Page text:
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Drugs

Side Effects
Serious

Severe stomach pain, laxative dependence. Call your doctor immediately.
Common

Abdominal cramping, burning sensation in the rectum (with suppository), diarrhea.
Less Common

Nausea; vomiting; muscle weakness; rectal pain, bleeding, burning, or itching. If you have a sudden change in bowel habits that lasts longer than 2 weeks, consult your doctor.
Bisacodyl


Drug Class:
Stimulant laxative

Available OTC?: Yes

Available Generic?: Yes

Correctol 5 mg
(Schering-Plough)
Available In
Why Prescribed
How It Works
Range and Frequency
Onset of Effect
Duration of Action
Dietary Advice
Storage
Missed Dose
Stopping the Drug
Prolonged Use
Over 60
Driving and Hazardous Work
Alcohol
Pregnancy
Breast Feeding
Infants and Children
Special Concerns
Overdose Symptoms
What to Do
Drug Interactions
Food Interactions
Disease Interactions



Available In
Tablets, powder, suppositories

Why Prescribed
To relieve short-term constipation or to clear the bowel before rectal or bowel examination, surgery, or childbirth.

How It Works
Bisacodyl increases the volume of fluid in the intestines to stimulate passage of the stool. It also acts on the smooth muscle of the intestine to increase contractions.

Range and Frequency
For constipation-- Adults and teenagers: Tablets: 10 to 15 mg at bedtime. Children age 6 and older: 5 mg before breakfast. Swallow tablets whole; do not chew. For medical examination-- Adults and teenagers: Up to 30 mg orally, or 10 mg given rectally before examination. Children age 6 and older: 5 mg orally or rectally, before breakfast.

Onset of Effect
Tablets: Within 6 to 12 hours. Suppositories: Within 15 to 60 minutes.

Duration of Action
Variable.

Dietary Advice
Take the tablet on an empty stomach for rapid effect. Increase intake of fluids and dietary fiber.

Storage
Store in a tightly sealed container away from heat, moisture, and direct light.

Missed Dose
Take the missed dose as soon as you remember, unless it is almost time for your next dose. In that case, skip the missed dose and resume your regular dosage schedule. Do not double the next dose.

Stopping the Drug
Take it as prescribed for the full treatment period. However, you may stop taking the drug if you are feeling better before the scheduled end of the therapy.

Prolonged Use
Do not use this medicine for more than one week unless your doctor prescribes it.

Over 60
Excessive use of this drug by an older person can cause loss of body fluid leading to weakness and lack of coordination.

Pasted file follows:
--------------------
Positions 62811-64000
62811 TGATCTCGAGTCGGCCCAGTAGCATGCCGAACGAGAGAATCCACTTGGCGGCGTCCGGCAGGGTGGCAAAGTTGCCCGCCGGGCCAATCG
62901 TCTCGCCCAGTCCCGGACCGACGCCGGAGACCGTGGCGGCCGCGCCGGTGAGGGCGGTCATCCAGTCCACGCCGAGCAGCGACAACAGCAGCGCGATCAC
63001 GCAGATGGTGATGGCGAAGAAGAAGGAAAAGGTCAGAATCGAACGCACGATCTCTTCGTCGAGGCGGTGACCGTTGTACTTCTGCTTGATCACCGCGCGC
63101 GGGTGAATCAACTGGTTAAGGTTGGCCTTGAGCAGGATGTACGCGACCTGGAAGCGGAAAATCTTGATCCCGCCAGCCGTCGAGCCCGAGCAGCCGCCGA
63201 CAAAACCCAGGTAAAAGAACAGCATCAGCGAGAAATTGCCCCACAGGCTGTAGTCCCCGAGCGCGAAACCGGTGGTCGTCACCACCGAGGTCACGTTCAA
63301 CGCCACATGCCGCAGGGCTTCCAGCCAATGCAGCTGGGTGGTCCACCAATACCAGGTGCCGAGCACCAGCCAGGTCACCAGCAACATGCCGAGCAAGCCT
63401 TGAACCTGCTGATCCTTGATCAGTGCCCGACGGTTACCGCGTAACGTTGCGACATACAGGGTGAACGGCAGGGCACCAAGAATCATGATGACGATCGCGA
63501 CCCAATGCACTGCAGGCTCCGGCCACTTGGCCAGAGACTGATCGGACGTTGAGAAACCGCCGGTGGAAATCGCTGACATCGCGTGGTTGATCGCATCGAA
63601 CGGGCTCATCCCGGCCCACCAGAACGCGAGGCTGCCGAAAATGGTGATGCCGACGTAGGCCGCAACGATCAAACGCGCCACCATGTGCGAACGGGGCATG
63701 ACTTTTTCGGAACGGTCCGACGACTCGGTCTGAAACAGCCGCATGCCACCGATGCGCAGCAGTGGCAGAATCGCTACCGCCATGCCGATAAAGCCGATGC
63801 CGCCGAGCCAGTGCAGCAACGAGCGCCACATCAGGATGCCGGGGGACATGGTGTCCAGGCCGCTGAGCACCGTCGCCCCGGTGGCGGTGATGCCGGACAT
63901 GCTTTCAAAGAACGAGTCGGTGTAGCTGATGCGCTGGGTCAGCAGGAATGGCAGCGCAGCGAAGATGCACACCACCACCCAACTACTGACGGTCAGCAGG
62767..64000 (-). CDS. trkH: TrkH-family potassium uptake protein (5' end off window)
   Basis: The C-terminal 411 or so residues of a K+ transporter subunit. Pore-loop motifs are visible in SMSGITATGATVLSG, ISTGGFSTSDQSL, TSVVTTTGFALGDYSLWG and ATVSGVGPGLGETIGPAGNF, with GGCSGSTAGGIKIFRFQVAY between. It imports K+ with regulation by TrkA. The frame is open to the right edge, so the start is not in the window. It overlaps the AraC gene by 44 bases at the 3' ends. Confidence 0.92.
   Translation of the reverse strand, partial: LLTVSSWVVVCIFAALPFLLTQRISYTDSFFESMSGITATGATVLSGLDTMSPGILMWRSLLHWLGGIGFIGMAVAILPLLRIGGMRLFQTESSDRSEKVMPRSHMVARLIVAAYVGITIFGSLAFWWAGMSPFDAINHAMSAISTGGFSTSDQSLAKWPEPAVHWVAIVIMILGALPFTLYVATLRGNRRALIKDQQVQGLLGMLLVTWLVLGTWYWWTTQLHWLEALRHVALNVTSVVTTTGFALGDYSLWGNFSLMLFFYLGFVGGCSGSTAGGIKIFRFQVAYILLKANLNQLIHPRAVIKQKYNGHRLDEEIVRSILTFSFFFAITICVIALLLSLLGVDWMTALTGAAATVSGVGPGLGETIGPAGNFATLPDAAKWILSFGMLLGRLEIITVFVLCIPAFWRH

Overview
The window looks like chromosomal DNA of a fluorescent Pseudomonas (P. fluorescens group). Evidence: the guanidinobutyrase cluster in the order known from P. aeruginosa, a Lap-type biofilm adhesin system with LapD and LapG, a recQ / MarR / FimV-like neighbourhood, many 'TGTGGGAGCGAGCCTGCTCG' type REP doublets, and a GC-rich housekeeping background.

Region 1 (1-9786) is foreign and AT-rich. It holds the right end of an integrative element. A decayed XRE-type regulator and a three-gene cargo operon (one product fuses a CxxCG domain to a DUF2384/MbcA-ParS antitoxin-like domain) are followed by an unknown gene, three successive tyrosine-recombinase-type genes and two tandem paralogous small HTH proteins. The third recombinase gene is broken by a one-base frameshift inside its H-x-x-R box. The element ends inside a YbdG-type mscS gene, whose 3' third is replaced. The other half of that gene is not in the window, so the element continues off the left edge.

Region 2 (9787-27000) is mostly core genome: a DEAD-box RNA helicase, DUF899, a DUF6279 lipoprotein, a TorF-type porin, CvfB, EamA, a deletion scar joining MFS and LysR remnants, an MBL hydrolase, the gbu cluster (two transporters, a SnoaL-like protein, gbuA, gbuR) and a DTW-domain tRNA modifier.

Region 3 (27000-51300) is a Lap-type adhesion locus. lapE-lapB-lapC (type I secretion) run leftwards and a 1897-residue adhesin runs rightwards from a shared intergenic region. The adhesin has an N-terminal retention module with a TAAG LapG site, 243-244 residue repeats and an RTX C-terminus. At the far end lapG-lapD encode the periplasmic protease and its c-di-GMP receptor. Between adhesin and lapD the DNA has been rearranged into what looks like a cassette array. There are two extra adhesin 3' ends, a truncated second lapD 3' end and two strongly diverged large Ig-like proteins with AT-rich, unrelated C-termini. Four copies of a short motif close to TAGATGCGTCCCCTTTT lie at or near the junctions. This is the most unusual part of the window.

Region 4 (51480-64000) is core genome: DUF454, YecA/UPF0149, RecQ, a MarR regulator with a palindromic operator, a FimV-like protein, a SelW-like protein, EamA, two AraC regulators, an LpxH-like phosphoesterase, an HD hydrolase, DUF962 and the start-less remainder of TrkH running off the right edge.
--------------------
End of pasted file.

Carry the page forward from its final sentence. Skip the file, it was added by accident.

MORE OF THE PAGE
Driving and Hazardous Work
Do not drive or engage in hazardous work until you determine how the medicine affects you.

Alcohol
Avoid alcohol while taking this drug.

Pregnancy
Bisacodyl is not usually used during pregnancy, except immediately before delivery. Consult your doctor for advice.

Breast Feeding
Bisacodyl may pass into breast milk. Consult your doctor for specific advice.

Infants and Children
Do not give this medicine to a child under 6 without your doctor's approval. Do not give this medicine to a child who refuses to have a bowel movement. It may result in a painful bowel movement, which will make the child resist even more.

Special Concerns
Remember that chronic use of bisacodyl or any laxative can lead to laxative dependence. You should consume adequate amounts of fiber in your diet, sources of which include bran or whole-grain cereals, fruit, and vegetables.

Overdose Symptoms
Weakness, increased sweating, lower abdominal pain, muscle cramps, irregular heartbeat.

What to Do
An overdose of bisacodyl is unlikely to be life-threatening. However, if someone takes a much larger dose than prescribed, seek medical assistance immediately.

Drug Interactions
Be sure to tell your doctor about any other drugs you are taking, especially antacids. Do not take an antacid within 2 hours of taking this drug.

Food Interactions
Do not drink milk within 2 hours of taking this drug.

Disease Interactions
Caution is advised when taking bisacodyl. Consult your doctor if you have very severe constipation, severe pain in the stomach or lower abdomen, cramping, bloating, nausea, or unexplained rectal bleeding. Failure to produce a bowel movement or the presence of rectal bleeding may indicate a serious medical condition.

Date Published: 04/13/2005
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